Here’s the (re)post of Braden’s Birth-Story as the kick-off to the Birth-Story Carnival. As with the (Breast)Feeding Carnival, this is a way for us to share emotional stories with one another. It can help us learn about one another, and it can definitely help educate.
Adoption stories, or ANY stories about how your family grew, are MORE than welcome as a part of this carnival. The more the merrier!
This post is incredibly long, as blogs go. If you’re committed to reading it, you might want to get some popcorn. But please read it and prove to me that you really do love me.
Braden’s Birth Story
It was nearing the middle of October, 2006, and although John had planned on being on Paternity Leave by then, he was headed out on the road for three more shows.
Recent occurrences had left our small family with less than the desired amount of income, pushing John to perform on the 12th –14th, against his desired plan of action.
Because of our dire situation, I was forced to eat lots of chocolate chip cookies. Don’t question the logic. Just read.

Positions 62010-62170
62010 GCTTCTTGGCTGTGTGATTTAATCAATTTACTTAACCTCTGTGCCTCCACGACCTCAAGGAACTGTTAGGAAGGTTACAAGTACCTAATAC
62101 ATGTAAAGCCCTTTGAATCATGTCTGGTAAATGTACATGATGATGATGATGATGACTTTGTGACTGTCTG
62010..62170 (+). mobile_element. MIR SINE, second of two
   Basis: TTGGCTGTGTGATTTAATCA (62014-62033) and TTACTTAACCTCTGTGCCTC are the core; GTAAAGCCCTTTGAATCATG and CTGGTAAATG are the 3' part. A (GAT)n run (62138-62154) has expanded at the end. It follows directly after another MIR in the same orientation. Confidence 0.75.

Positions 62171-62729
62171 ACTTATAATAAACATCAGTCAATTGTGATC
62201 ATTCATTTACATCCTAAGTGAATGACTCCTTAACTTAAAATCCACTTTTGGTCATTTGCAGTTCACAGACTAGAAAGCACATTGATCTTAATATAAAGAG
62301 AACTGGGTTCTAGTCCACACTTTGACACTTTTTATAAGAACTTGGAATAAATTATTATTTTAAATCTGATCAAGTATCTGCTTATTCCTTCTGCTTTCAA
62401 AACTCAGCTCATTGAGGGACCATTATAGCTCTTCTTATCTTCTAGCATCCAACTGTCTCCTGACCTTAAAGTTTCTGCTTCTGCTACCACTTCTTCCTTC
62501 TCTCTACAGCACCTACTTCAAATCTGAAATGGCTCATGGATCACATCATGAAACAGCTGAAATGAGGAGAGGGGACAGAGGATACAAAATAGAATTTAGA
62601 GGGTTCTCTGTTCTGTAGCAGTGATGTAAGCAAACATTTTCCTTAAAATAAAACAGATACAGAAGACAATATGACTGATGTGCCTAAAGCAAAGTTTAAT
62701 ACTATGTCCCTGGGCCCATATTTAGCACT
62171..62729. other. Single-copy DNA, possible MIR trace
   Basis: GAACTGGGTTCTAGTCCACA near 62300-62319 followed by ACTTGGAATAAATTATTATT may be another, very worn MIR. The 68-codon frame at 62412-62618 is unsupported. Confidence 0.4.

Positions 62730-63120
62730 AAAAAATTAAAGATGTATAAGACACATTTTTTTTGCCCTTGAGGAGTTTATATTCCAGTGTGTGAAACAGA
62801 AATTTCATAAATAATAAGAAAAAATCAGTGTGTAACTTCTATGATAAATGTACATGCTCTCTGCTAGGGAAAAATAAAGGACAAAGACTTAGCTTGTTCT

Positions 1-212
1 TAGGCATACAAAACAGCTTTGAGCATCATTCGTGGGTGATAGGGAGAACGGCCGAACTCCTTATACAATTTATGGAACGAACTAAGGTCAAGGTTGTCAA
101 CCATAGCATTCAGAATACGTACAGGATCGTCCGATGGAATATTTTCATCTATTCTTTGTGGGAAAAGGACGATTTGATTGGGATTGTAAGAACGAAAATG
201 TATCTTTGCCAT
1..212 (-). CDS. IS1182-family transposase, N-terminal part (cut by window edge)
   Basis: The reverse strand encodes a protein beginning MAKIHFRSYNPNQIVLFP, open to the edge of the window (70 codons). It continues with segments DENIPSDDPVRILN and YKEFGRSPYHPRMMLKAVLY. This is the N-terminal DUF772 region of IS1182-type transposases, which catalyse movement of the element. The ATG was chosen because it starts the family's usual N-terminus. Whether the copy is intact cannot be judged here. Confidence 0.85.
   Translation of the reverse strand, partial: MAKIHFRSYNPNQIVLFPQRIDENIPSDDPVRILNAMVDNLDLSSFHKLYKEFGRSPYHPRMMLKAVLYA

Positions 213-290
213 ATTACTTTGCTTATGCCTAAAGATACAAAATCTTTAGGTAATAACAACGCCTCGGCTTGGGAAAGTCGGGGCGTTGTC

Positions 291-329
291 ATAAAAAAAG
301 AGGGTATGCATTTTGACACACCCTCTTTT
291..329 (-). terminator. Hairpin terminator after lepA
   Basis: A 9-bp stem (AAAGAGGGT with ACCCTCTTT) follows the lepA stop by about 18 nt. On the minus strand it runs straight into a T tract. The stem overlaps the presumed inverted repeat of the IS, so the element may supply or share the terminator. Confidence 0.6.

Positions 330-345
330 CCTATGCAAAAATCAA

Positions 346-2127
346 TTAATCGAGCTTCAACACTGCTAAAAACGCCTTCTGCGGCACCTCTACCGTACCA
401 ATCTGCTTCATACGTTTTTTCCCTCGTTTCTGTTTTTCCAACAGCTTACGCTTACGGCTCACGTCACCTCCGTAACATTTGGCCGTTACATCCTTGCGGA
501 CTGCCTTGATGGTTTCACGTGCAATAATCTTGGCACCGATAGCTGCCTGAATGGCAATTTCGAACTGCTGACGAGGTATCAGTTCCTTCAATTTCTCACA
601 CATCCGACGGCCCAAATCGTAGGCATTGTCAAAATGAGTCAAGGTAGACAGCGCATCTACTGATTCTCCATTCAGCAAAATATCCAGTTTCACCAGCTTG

Just earlier that week we sat in an examination room listening to phrases like, “already 70% effaced and 3 inches dilate!” “water breaks early from changes in atmospheric pressure,” and “how far away will you be?” from our OB/GYN. I had to stifle a giggle when I saw the captured-prey look on poor John’s face. His constant mantra for the rest of the week was “Stay in until daddy comes home!”
John was set to return home early on Sunday morning, October 15.
Not long after John departed for his last road run before paternity leave, a cold front rumbled into town, bringing storms… and steady changes in atmospheric pressure.
I sat on the couch with the remote on my belly, the tv frozen on the Weatherscan channel. Chewing on my lower lip, I wched the barometric pressure readings dance around. I decided the best way to handle the situation was to eat more cookies.
The days passed with agonizing s l o w n e s s while I waited for John to return. In fact, time actually went backwards a couple of times.
Every day, I talked to Braden and longed to see his face… during those moments, I wanted him to just go on ahead and come into the world. Then I would think about John, and how much I needed and wanted him to be present for this wonderful delivery, and I would wish for more time again.
I decided that the best way for me to reconcile my emotions was to… you guessed it! Eat more cookies.
Finally, it was late night on October 14th, and John was on his way home. I was so excited to have him return. I was eagerly anticipating his arrival and looking forward to feeling relaxed in his presence.
And hoping he’d go buy me some more cookies, since I had eaten them all.